May 07, 1998
IN RE: ESTATE OF HAROLD L. JENKINS, DECEASED, HUGH C. CARDEN AND DONALD W. GARIS AS CO-EXECUTORS OF THE HAROLD L. JENKINS ESTATE, PLAINTIFFS/APPELLEES,
JONI L. JENKINS AND KATHY L. JENKINS, DEFENDANTS/APPELLANTS.
APPEAL FROM THE CHANCERY PROBATE COURT OF SUMNER COUNTY AT HENDERSONVILLE, TENNESSEE HONORABLE THOMAS E. GRAY, CHANCELLOR
Sumner Probate No. 93P-30
The opinion of the court was delivered by: Henry F. Todd, Presiding Judge, Middle Section
MODIFIED IN PART, AFFIRMED IN PART, REVERSED IN PART, REMANDED.
BEN H. CANTRELL, JUDGE
CONCURS IN SEPARATE OPINION: WILLIAM C. KOCH, JR., JUDGE
This is yet another chapter in the administration of the estate of Harold L. Jenkins, a popular entertainer whose stage name was "Conway Twitty." The executors initiated the present proceeding to resolve disputed rights of three devises in respect to the collection from them of certain charges appearing on the records of the deceased. The Probate Court resolved the issues in favor of the executors, and two of the devises appealed.
The complaint of the executors alleged in pertinent substance:
During the lifetime of the late Harold L. Jenkins, he paid certain salaries to his adult children, Michael Jenkins, Kathy Jenkins, Joni Jenkins, and Jimmy Jenkins, and in addition, from time to time after they reached their majority, he made various payments on debts owed by them, or directly to them, to allow them to purchase certain items or pay certain expenses.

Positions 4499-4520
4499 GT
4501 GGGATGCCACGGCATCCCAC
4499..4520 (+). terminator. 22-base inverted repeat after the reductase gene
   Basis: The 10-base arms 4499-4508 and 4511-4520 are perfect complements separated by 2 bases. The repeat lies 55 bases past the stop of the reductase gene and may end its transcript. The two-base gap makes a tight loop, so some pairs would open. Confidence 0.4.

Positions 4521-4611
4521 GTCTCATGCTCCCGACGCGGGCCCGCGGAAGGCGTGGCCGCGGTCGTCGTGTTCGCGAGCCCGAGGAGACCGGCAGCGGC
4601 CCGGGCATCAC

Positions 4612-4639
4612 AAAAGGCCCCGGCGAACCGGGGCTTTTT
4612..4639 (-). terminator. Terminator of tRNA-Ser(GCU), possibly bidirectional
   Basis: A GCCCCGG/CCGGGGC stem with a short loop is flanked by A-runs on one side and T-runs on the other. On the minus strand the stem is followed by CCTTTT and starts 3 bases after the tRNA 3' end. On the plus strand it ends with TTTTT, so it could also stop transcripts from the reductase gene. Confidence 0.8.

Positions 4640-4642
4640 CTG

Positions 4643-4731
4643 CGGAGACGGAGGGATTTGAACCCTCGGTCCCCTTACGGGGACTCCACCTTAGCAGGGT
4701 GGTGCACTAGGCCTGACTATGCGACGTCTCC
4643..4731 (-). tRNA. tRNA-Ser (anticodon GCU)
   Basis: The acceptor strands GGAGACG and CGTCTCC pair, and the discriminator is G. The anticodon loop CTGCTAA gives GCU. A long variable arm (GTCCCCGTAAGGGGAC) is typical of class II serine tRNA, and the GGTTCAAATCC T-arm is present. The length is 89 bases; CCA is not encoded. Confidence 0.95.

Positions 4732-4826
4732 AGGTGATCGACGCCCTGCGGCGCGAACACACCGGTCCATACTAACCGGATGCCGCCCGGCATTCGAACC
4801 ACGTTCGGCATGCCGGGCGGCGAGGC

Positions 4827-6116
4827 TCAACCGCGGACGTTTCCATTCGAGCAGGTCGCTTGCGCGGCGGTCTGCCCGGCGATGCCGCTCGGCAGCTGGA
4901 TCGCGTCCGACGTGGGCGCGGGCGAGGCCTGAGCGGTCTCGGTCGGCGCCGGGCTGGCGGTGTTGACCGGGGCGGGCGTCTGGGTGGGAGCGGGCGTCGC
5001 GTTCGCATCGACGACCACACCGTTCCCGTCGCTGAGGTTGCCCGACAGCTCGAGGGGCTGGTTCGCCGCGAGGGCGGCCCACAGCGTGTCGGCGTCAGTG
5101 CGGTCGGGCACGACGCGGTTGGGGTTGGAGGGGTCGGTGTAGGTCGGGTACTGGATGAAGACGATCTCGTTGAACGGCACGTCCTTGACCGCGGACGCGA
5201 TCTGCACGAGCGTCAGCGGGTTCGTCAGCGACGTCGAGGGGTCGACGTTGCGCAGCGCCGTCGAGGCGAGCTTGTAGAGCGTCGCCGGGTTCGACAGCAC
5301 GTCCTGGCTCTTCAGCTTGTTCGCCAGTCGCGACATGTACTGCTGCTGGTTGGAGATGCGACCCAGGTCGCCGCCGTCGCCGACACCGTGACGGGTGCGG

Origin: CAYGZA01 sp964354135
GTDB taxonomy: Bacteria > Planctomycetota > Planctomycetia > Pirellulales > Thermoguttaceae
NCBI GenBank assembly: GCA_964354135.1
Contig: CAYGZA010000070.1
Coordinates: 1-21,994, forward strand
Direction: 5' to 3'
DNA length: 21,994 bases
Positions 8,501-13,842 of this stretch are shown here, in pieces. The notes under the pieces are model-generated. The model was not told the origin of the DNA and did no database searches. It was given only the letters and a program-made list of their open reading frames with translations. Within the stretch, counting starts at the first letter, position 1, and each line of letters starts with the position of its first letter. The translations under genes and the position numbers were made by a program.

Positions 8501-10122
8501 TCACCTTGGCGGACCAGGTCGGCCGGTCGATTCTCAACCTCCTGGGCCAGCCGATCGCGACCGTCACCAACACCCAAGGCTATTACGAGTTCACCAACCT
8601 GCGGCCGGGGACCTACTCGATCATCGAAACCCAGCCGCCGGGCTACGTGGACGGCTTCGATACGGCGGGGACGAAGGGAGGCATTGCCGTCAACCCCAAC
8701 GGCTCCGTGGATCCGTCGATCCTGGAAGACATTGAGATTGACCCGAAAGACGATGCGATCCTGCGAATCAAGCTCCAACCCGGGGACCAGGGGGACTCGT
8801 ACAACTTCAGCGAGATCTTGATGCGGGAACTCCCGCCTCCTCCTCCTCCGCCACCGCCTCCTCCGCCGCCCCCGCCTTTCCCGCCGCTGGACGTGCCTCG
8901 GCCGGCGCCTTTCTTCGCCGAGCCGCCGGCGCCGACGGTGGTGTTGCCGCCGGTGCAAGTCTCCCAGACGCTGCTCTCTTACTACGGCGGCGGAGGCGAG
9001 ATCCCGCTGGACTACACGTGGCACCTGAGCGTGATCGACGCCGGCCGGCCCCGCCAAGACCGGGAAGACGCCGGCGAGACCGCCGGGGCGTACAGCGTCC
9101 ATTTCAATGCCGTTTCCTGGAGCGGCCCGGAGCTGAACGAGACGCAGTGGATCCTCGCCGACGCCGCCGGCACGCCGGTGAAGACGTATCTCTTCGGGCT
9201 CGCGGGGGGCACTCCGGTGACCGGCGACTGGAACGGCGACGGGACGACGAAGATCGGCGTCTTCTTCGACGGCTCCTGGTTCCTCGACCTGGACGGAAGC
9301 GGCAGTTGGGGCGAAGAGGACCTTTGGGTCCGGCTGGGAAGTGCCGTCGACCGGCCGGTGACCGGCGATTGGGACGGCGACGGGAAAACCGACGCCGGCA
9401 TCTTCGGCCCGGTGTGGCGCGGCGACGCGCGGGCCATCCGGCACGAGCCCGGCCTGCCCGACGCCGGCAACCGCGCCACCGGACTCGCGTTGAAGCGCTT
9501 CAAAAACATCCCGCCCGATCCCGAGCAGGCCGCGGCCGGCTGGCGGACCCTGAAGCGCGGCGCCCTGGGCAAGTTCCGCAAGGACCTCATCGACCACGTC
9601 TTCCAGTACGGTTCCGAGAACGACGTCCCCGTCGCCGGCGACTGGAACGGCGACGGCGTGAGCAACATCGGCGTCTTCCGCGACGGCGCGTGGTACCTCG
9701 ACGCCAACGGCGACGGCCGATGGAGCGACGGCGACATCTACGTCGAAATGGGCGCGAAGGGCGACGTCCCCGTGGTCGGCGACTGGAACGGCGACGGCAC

Harold L. Jenkins requested his employees who kept his books and records to keep an account of all of these payments made by him to or for his adult children. Occasionally one of the children would make a payment, reducing the balance owed on that child's account, and occasionally charges would be made against the accounts for rent owed by them on their homes at Twitty City, when such rent was not deducted from the salaries he paid to them. Each of these accounts of his adult children was listed as an "loan receivable" account on Mr. Jenkins' personal books and records, which were kept as part of the records of his business proprietorship known as Twitty Enterprises.
The Internal Revenue Service requires that interest be imputed and income tax paid on the interest, by a parent, if the child owes the parent a debt of more than $10,000.00. Interest upon such debts of his children was reported and income tax was paid thereon by deceased.
Although the late Harold Jenkins never proposed that any legal action be taken against his adult children to collect these accounts, on more than one occasion he told Laurie Thompson Tucker, his accountant, that if there was any unpaid balance on these accounts at this death, the amount would be taken out of that child's inheritance.
At the time of Mr. Jenkins' death Kathy Jenkins owed her father $59,620.00, according to her "loans receivable account" maintained by her father's bookkeepers and accountants. The "loans receivable" account of Joni Jenkins showed a debt of $4,311.00 owed by her to her father.
The appellants answered denying any indebtedness to the estate asserting that the benefits received from deceased were gifts, and pleading the statute of limitations.